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Introduction to Ayurveda


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Introduction to Ayurveda

Ayurveda is the traditional Indian medical and life system which is believed to be more than 5000 years old. It was conceived and developed by the rishis or sages over a period of many centuries through observations, experimentations, discussions, and meditations. Apparently, these rishis used to meet, exchange notes, so that one could build on the work of another, an ancient analogue of the patent system. For at least a couple of thousand years, the body of knowledge was passed on orally, from teacher to disciple. Around the period of 5th century BC, it was written down in Sanskrit, the ancient language of India.

The Ayurveda manuals were based on Atharva veda, the oldest Indian text which was supposedly written in 1500 BC, and were written by three sages: Charaka, Sushruta, and Vagbhatta. These manuals give detailed descriptions of various Ayuvedic practices. Charaka wrote down more than 500 remedies and Sushruta listed more than 700 plant based medicines. After it was documented, Ayurveda flourished for hundreds of years after that, and was used by rich and poor alike. After reading the entire literature on Ayurveda, I am sure you will agree that the rishis who conceived it were very intelligent, wise, and sensitive, especially to Mother Nature. The way they have conceptualized the human body, and all living beings for that matter, and the simplicity of it is proof of their intelligence. Their idea that one should totally surrender oneself to Mother Nature and live the way we are supposed to live is proof of their wisdom. And the incredibly minute observations that they have included in Ayurveda are proof of their sensitivity.

Ayurveda is composed of two words: ayur meaning life, and veda meaning knowledge. So you can think of Ayurveda as the knowledge of life or the science of life. The main emphasis of Ayurveda is on prevention of diseases. And that is where it differs with modern medicine, where the emphasis is on treating diseases. Ayurveda also puts a lot of emphasis on rejuvenation of our body, and increasing our life span. And the purpose of increasing the life span is so that it gives us more time to do good deeds, share the wisdom that comes or ideally should come with age, and leave the world a better place than we inherited, and not exactly for having wild sex at age 70. Not that there’s anything wrong with it, but I don’t think that’s what the rishis visualized. ?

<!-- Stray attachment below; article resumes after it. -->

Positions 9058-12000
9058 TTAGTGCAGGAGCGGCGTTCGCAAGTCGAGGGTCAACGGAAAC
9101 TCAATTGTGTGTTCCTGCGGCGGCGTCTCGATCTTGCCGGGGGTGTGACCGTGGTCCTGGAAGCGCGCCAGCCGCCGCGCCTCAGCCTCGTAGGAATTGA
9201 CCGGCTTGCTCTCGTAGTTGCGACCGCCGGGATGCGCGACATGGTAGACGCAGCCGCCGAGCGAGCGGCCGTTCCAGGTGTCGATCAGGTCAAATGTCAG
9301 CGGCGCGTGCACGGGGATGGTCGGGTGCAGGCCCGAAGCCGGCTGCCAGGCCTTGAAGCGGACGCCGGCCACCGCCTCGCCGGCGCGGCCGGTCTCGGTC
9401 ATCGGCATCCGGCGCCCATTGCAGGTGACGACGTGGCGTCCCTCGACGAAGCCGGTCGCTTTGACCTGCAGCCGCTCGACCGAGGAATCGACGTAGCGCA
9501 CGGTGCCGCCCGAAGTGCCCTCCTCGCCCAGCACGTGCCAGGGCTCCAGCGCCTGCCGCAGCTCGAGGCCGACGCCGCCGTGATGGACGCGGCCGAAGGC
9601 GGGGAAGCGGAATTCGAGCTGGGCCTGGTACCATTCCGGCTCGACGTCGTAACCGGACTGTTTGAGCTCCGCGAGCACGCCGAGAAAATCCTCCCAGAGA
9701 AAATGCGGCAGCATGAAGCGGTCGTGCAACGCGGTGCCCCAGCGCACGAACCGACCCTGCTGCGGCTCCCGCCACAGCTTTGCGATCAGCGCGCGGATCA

Ayurveda considers us to be an indivisible and integral part of nature, and not different from nature. In fact, Ayurveda has a much broader view than that. It says that the entire universe is made up of one singular absolute. Every living being is made up of the same elements and forces that the universe is made up of, and the principles that are applicable to the universe are applicable to every living being. Again, this is different compared to modern medicine which looks at our body somewhat in isolation. Not only that, even parts or a group of parts within the body are looked at in isolation in modern medicine.

Ayurveda further believes that we should live in harmony with Mother Nature. And the word harmony is used not just to mean that we should not destroy nature or disturb its balance. That we should obviously not do; if we do, we will have to face its disastrous consequences without a doubt. Harmony means to live completely in tune with nature and change our lifestyle as we go through the daily changes, seasonal changes, and changes in our life. It is almost as if we are doing a tango (a type of dance) with Mother Nature, and she is leading the way. As a follower, you have to follow her footsteps for the dance to come off well; if you don’t, you will go out of step or fall, and needless to say, suffer. This is again quite different as compared to modern medicine, which doesn’t take into account direct effects of Mother Nature on our health at all.

While the aim of Ayurveda is prevention of diseases, it also has detailed descriptions of what to do in case we do fall sick, which is bound to happen from time to time. Ayurveda even has detailed descriptions of shalya-kriya or surgery. And in order to treat diseases, Ayurveda relies completely on nature with a firm belief that Mother Nature has all the answers that we are looking for. The reliance of modern medicines, however, is on pharmaceutical medicines that are manufactured in laboratories, and that is one other point of difference.

In Ayurveda, the mind and body not only influence each other, they are each other, and together form the mind-body. The universal consciousness is an intelligent and aware ocean of energy that gives rise to the physical world that we perceive through our senses.

So that was a quick introduction of Ayurveda.


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